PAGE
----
Elaine Forrestal

The wonderful thing about stories

The wonderful thing about stories is that no matter what language they are delivered in, people everwhere enjoy them. There is something about the rythm, the intonation, the facial expressions, the gestures that crosses all language barriers and allows people everywhere to enjoy a good story.

I was reminded of this at the weekend when we visited our English friends who have lived in France since their two girls were in Primary School. On a previous visit, many years ago, the languages teacher at their school in Reims invited me to come in and talk to her class. She has a copy of my anthology, A Glassful of Giggles, and had been reading some of the stories to the students. Of course I was delighted. Back then my French was at about the same level as the students but the teacher had asked me to read in English and I was keen to promote my book. I arrived at the school a bit early, borrowed a few props from the Staff Room and got the whole class involved in dramatising ‘Something in the Cupboard’. I don’t know what they thought of my basic French, but we all had a great time dressing up and acting out the story. The use of everyday items like pots and pans, lids and wooden spoons, along with the repetition of made-up words to represent the sounds, made the plot and its resolution perfectly clear to the class full of French children, and our friends’ two daughters were absolutely thrilled to have the advantage, for once, of understanding every word.

Those two girls are now in university, but they have not forgotten that long-ago story. And they now speak perfect French.

Would Rose have been a feminist?

Rose de Freycinet, 19 years of age.

It is interesting to speculate whether Rose de Freycinet would have been a feminist, had she been born at a different time. Certainly she was a strong, indepedent minded person who was not afraid to take on the male dominated beaurocracies that controlled much of society during her lifetime. But, like strong women in our own time, Rose worked out how to get what she wanted. Rather than fighting against the constraints of French Naval Law, she infiltrated the system. By taking courage in both hands and stowing away as she did, remaining hidden on board l’Uranie until she was essentially out of reach of the Navy, she demonstrated that women could indeed survive the hardships and privations of shipboard life just as successfully as men.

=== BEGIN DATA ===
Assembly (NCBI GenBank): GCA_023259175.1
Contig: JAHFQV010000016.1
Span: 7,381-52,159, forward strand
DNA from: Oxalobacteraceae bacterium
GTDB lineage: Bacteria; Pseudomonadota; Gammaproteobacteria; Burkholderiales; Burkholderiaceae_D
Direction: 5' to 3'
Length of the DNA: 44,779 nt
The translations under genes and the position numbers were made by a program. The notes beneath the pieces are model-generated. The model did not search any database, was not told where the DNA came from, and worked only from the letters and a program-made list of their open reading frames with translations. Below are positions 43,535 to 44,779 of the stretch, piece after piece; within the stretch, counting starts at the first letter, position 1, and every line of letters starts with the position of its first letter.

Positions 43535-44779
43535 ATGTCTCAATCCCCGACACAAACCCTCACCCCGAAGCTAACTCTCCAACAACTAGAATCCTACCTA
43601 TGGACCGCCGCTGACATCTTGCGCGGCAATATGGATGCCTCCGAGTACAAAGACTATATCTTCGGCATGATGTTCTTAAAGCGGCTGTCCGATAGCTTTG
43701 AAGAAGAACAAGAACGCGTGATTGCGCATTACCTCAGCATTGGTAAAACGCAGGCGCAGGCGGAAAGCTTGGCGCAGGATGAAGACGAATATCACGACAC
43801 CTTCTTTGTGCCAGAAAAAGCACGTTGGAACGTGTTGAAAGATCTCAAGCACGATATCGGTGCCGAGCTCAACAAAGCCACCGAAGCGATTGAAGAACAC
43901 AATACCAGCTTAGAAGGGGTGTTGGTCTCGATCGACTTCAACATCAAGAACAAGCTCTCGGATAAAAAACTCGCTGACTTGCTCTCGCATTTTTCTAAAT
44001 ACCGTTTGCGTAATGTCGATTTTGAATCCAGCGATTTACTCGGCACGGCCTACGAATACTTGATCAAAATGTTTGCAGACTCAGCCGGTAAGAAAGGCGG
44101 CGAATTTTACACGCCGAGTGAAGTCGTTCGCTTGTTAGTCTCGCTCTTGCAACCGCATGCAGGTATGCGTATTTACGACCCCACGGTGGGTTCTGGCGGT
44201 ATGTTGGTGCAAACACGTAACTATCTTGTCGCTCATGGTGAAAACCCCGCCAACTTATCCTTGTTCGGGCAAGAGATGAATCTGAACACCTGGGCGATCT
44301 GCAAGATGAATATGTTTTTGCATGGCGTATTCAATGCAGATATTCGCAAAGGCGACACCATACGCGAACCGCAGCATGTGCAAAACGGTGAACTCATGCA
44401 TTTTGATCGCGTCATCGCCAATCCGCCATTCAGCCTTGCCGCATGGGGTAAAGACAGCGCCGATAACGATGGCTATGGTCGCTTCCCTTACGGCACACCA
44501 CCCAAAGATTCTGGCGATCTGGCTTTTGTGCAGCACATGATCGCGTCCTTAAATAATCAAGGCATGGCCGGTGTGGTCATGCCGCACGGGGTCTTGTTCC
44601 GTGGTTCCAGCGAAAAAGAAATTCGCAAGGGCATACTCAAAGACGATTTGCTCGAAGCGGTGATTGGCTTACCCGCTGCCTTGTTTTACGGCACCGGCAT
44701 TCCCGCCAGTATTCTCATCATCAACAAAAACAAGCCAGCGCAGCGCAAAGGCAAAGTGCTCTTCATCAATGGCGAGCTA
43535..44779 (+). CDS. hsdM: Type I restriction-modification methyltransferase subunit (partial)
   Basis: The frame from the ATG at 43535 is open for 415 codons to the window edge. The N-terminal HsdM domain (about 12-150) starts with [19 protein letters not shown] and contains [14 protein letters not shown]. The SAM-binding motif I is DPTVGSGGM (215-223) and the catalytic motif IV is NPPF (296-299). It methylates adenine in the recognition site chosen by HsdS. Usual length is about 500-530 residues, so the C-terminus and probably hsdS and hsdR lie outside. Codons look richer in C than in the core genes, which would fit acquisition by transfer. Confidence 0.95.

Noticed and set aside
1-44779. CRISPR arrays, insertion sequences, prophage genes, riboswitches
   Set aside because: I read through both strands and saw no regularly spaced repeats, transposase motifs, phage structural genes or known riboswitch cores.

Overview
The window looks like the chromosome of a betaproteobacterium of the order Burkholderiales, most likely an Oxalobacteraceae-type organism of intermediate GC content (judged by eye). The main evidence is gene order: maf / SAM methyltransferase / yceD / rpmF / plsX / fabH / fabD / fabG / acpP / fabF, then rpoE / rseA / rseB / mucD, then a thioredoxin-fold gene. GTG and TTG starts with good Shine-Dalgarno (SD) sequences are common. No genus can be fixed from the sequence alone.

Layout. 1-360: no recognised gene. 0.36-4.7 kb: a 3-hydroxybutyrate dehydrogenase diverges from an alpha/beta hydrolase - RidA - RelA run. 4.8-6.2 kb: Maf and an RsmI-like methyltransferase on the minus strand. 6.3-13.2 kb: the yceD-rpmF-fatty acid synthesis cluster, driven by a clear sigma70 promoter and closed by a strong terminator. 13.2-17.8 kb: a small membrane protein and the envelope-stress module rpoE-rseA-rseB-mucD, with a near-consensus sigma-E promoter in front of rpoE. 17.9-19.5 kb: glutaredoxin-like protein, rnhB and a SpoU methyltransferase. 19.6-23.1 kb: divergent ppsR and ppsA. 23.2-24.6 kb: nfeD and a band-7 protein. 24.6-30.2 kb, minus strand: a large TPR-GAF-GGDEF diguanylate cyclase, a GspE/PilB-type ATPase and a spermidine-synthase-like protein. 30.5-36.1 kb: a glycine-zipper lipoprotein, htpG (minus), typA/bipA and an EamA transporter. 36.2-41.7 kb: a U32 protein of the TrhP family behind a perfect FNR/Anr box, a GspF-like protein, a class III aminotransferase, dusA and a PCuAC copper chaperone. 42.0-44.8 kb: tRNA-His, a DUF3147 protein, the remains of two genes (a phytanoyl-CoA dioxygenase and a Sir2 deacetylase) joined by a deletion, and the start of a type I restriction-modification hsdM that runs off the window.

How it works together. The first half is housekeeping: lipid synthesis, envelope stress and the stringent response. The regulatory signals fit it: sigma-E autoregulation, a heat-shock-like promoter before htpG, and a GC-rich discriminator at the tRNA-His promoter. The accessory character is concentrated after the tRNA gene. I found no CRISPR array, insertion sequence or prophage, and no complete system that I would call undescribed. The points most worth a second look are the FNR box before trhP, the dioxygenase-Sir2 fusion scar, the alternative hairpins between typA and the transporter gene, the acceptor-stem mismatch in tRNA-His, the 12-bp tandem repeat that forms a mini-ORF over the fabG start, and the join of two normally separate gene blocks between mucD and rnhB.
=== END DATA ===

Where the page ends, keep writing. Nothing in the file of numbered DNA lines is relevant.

Rose could also be charming and diplomatic. Many times on the three year voyage around the world she smoothed the way for Louis and avoided diplomatic confrontations. As a woman she was seen as less of a threat than the aristocratic Commander. Even, at times, exerting a calming influence on the crew, without compromising her own firmly held principals. Everyone, male or female, must forge their own path in life. While Rose was not afraid of confrontation, she had worked out other ways of getting what she wanted. Sometimes she failed, as we all do. But she was always prepared to get in there and have a go.

Vive la Rose sauvage!

The Ripples are still spreading after 200 years

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Celebrating 200 years since Rose de Freycinet’s historic voyage

Rose and Jose outside Rose’s distinctive tent at Shark Bay in 1818

Like Black Jack Anderson, who seems to regularly drop out of sight then pop up again, Rose de Freycinet is back in the spotlight.